“Island Cup” chronicles the Nantucket-Vineyard football rivalry


For more than half a century, the gridiron rivalry between Martha’s Vineyard and Nantucket has been the subject of many fondly recalled anecdotes, heated discussions, and not a few fistfights.

Now it is the subject of a book, “Island Cup: Two Teams, Twelve miles of Ocean, and Fifty Years of Football Rivalry,” (Bloomsbury, 292 pages, $24), by James Sullivan. It chronicles the protracted rivalry between the Vineyard and Nantucket football teams, the Whalers and the Vineyarders, over half a century.

Mr. Sullivan writes about the succession of successes of the smaller Nantucket school under their legendary coach, Vito Capizzo, who had played under Alabama’s Bear Bryant, another legend, and the multiple victories in the most recent years of the larger Vineyard school under the guidance of coach Donald Herman.

“I think James did a very nice job of capturing the intricacies of the rivalry,” Mr. Herman told the Times. He said that he has gotten “quite a few chuckles” from reliving some of the stories, and he thinks the book is very informative from both sides.

Mr. Sullivan spent “basically an entire season between both teams working on the book,” according to Mr. Herman, and he was able to gather a lot of stories from players who showed up at the 50-year team reunion.

The book got its start from a story Mr. Sullivan wrote for the Boston Globe about the year the game was canceled, 2010. A number of photographs in the book were taken by Ralph Stewart, staff photographer for The MV Times.

When the Wall Street Journal wanted to review the book for their July 14 weekend book section they turned to someone they knew well, West Tisbury resident Tony Horwitz, a former reporter for the paper who won a Pulitzer Prize for national reporting.

What they did not know is that he is also the father of a Martha’s Vineyard Regional High School football player, Mr. Horwitz told The Times in a telephone conversation soon after finishing a four-day horse fencing project that left him, “cut up, with poison ivy and glad to be done.”

Mr. Horwitz’s son Nathaniel played on the junior varsity team last year and expects to play for the varsity team this coming year. “Like any parent, I am nervous about my son getting hurt, so I cringe whenever he gets tackled, but he loves it and I am delighted for him,” he said. “I am a football fan, so it’s fun for me to go to the games.”

Mr. Horwitz’s review, “Friday Night Lighthouses,” begins with a description of his first experience attending the Island Cup game on Nantucket on a raw day last November with 1,500 other fans who made the trip across the sound by ferry.

“A newcomer to the Vineyard — to locals, a ‘wash-ashore’ — I was stunned by this primal display from my normally taciturn neighbors. I knew my island took its sports seriously and disliked Nantucket. But I had no idea that football games between the two islands were blood feuds out of ‘Braveheart.’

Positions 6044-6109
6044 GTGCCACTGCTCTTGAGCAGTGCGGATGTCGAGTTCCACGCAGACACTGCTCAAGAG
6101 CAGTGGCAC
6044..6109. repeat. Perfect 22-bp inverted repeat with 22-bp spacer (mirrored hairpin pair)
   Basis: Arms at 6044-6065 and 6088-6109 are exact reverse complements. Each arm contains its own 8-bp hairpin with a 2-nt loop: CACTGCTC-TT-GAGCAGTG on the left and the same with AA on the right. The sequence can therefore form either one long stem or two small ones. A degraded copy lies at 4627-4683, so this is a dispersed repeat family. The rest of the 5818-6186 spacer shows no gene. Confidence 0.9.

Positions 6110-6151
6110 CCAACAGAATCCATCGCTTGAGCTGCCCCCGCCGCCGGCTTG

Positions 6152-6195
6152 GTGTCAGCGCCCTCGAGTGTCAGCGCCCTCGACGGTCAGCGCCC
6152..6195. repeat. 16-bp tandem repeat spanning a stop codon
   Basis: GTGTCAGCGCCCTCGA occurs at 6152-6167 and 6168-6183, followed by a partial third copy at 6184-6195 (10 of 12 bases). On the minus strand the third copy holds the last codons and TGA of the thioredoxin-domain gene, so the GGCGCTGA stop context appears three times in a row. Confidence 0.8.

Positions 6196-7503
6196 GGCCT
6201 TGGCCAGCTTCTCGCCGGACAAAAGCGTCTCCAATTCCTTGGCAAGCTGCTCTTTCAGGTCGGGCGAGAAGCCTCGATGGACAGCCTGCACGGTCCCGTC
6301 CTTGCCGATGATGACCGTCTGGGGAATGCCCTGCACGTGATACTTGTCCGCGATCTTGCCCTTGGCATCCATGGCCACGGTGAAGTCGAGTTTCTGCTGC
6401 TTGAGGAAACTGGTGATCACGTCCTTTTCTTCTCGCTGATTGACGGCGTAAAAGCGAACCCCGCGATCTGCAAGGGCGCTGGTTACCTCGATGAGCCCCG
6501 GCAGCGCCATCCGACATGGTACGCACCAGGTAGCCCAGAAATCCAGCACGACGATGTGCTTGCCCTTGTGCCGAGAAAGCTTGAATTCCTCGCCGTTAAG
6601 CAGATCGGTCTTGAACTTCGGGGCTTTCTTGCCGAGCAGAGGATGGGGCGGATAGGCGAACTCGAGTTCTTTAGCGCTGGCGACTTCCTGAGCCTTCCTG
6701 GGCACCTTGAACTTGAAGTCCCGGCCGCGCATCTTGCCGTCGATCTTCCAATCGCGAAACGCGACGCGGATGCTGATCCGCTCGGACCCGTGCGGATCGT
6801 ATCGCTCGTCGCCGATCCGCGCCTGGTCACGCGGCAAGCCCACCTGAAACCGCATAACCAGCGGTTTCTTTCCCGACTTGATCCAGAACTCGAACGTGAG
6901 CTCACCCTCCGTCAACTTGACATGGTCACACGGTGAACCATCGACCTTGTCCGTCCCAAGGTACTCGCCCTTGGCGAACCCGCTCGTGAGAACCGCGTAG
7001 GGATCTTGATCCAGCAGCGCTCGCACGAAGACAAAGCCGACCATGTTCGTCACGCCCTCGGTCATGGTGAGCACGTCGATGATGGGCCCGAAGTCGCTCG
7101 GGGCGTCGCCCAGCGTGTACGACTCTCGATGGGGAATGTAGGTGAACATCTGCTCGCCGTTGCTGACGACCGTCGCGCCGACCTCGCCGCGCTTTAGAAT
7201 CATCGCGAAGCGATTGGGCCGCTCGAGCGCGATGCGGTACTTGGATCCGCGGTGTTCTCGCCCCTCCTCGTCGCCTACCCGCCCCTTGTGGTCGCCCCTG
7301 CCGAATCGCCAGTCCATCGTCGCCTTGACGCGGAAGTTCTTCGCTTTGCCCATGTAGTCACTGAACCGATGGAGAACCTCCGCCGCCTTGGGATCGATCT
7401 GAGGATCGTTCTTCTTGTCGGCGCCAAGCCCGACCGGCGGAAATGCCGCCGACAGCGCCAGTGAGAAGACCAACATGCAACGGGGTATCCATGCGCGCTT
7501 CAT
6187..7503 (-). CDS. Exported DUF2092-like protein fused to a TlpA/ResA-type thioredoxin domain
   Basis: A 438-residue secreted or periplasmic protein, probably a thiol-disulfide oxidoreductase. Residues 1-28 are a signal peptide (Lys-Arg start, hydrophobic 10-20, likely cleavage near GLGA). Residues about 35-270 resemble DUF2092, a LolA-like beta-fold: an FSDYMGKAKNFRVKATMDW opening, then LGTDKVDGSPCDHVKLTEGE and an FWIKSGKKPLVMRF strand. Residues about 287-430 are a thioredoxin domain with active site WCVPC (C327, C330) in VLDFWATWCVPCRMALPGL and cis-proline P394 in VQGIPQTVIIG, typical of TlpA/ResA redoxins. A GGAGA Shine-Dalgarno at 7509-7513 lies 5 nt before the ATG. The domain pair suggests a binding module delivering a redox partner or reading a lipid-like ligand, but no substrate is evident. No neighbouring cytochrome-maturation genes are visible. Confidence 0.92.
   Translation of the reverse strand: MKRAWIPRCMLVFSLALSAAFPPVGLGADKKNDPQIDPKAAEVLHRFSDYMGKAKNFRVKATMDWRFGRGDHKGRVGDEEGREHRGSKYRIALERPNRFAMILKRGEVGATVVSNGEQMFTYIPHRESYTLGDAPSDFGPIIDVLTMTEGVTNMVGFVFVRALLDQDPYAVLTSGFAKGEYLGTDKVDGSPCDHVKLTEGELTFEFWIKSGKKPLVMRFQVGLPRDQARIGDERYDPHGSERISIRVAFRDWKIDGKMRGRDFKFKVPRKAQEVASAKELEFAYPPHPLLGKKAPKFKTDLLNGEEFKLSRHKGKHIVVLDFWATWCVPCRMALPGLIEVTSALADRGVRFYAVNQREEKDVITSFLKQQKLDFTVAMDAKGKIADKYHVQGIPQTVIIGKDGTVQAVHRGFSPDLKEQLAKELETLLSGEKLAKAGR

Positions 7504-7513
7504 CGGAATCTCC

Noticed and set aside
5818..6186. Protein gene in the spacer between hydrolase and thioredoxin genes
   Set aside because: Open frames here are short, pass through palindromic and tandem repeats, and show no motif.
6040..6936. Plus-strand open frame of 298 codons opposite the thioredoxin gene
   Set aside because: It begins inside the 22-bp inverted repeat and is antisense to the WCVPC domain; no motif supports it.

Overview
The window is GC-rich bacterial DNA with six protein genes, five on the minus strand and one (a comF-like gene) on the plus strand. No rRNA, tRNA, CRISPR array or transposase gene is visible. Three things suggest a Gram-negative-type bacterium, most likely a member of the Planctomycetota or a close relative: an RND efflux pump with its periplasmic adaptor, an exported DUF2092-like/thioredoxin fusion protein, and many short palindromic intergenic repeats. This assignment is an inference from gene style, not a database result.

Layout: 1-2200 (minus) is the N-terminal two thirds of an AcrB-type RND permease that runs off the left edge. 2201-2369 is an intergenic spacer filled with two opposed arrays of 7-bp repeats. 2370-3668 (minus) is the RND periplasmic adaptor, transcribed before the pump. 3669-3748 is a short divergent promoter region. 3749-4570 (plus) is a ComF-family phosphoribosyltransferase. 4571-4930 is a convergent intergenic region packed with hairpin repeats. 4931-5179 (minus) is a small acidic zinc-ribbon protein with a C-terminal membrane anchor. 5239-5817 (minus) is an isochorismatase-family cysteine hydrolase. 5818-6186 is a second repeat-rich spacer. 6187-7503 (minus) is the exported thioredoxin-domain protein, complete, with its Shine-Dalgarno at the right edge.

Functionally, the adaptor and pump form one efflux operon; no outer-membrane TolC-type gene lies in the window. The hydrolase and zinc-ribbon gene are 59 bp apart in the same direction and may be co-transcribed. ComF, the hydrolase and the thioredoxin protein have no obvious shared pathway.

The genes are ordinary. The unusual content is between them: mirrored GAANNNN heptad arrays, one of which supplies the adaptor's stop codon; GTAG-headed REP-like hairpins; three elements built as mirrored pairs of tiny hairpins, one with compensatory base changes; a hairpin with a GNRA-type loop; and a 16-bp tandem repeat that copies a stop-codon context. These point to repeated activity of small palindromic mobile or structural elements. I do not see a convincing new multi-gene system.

“For readers with a tie to either island, there is much to relish in this blood-and-salt tale of gridiron rivalry,” Mr. Horwitz writes.

Some of the stories are told as though the writer were in the locker rooms with the teams. He writes about the coaches, their biographies, the players and the games and does not use adjectives sparingly when describing the fans, their motives or the rituals that have developed over 50 years on both islands.

Mr. Sullivan said, the Vineyard, like Nantucket, “bred toughness. One injured player was ordered to crawl off the field so that his coach wouldn’t have to call a time out. The player had a fractured femur.”

It is a story of sacrifice and excess that could have been taken right out of America’s heartland and it gives a perspective on the islands that not many have been privy to or care to publicize.

Or as Mr. Horwitz puts it, “All this may surprise summer tourists, who associate Nantucket with the homes of whaling captains and with sunburned WASPs in salmon pants. The Vineyard is likewise known for its affluent ease, a retreat for the Clintons, Kennedys and Obamas.”

Mr. Horwitz notes that Mr. Sullivan tries to make the drama of the former years current by framing it with the 2010 season. “But by then the rivalry had waned from its heyday in the ’80s and ’90s,” Mr. Horwitz writes. “Nantucket hasn’t won the matchup since 2002, and the Vineyard now plays in a separate, higher division. This leaves Mr. Sullivan with a slight and somewhat outdated story, which he stretches to book-length with endless recaps of minor games.”

Mr. Horwitz told The Times, “I gave as honest an opinion as I could while trying to highlight the most entertaining bits. I didn’t want to scare readers away or mislead them in any way. ”

Author James Sullivan writes for the Boston Globe and is a contributing editor for RollingStone.com. His previous books include “Seven Dirty Words,” a critical biography of the comedian and social commentator George Carlin, a book on the history of blue-jeans called “Jeans,” and a biography of the singer James Brown called “The Hardest Working Man.” He spent his honeymoon on the Vineyard.

Mr. Horwitz’s most recent book is “Midnight Rising: John Brown and the Raid That Sparked the Civil War.” He is currently writing a history column for the Smithsonian Magazine and “mulling over next book ideas.”